Perhaps you’ve already heard of a tankless water heater, also called demand, flash, or even instantaneous water heater; named so because they heat water on an as-needed basis.
It is particularly known for combating high energy costs that are usually associated with hot water heaters. A standard hot water heater, with a tank, accounts for just about 17 percent of all home energy use in the United States because of standby loss.
A tankless heater works by heating the water directly through the pipes from heat sources, which can be electric, gas, or even solar. Since there is no large tank to fill with hot water, the warmer water comes to the faucet faster and doesn’t use as much energy doing so.
However, a tankless system is expensive. One of these water heaters can cost two to four times more to install than a standard water heater. They also aren’t the best route to take if you have a large family, with big water demands.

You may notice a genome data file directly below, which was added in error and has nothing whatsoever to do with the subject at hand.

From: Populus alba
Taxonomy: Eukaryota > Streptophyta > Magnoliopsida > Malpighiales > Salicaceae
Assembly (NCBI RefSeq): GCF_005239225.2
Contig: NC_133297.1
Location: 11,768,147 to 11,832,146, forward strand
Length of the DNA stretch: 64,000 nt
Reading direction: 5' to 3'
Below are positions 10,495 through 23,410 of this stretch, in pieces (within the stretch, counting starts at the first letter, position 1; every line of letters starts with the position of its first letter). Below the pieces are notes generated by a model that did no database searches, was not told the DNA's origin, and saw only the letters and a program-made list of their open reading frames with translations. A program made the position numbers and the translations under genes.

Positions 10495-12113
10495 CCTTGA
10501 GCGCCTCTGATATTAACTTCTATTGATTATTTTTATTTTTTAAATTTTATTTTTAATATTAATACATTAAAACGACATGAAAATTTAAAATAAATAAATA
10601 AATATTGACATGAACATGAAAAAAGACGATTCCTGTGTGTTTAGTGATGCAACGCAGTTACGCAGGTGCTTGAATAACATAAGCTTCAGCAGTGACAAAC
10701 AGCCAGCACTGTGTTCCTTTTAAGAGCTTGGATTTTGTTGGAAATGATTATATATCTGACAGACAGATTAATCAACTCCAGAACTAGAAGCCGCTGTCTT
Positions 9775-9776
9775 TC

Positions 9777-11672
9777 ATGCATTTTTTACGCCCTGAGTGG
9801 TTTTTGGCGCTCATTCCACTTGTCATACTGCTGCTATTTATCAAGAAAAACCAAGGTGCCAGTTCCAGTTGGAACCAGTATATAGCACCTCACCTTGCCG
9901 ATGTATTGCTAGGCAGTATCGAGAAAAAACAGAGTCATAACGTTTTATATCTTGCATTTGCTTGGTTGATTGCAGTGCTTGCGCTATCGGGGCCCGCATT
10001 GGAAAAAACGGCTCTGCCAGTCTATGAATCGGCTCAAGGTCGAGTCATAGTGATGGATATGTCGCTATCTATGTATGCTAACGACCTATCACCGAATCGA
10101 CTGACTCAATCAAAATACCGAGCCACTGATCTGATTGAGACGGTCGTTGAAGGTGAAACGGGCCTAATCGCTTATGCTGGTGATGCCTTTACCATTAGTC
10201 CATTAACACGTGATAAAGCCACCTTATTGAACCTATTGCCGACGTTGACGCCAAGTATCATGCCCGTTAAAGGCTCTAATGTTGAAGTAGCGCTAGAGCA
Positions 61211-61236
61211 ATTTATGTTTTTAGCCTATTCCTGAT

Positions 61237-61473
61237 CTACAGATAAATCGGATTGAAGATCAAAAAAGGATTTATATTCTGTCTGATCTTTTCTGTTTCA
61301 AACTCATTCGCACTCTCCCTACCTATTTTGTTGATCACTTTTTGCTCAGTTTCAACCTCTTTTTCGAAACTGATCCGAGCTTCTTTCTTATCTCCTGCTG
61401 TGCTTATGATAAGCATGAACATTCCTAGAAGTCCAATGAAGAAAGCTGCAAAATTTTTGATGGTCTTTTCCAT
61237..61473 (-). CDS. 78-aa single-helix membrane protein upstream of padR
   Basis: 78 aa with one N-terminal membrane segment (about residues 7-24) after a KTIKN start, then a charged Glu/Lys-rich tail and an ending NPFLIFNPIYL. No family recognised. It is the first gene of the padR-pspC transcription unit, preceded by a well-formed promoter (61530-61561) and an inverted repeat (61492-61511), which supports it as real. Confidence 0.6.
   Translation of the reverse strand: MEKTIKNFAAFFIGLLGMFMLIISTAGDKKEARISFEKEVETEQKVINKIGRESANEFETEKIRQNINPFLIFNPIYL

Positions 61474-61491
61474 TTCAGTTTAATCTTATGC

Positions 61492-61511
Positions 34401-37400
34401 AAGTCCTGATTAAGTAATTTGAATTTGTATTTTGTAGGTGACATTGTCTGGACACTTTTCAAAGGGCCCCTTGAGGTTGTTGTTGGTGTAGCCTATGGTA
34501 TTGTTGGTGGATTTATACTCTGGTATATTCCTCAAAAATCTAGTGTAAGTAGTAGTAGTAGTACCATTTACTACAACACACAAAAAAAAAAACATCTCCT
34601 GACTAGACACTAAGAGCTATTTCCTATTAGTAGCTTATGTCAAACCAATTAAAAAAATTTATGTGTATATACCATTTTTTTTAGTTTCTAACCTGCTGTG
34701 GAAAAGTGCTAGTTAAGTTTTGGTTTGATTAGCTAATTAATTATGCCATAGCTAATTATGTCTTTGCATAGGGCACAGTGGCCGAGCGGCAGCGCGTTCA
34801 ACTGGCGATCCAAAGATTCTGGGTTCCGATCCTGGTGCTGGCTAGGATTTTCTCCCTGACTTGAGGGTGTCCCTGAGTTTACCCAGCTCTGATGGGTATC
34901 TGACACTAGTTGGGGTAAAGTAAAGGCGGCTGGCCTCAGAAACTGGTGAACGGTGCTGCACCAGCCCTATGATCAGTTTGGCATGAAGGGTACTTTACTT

Despite the name, a tankless water heater doesn’t supply hot water instantly. It really depends on how far the heating system is from the faucet.
On the bright side, the system takes up much less space than a standard water heater. Of course, they are more efficient, saving up to 20 percent in energy compared to a water heater with a tank.
If you’re looking to purchase a tankless water heating system, pay careful attention to the flow rates. Some of these heaters have a minimum flow rate that won’t trigger the heater if the water isn’t flowing hard enough.
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The Dean of Green is written and published by Thompson Plumbing Heating & Cooling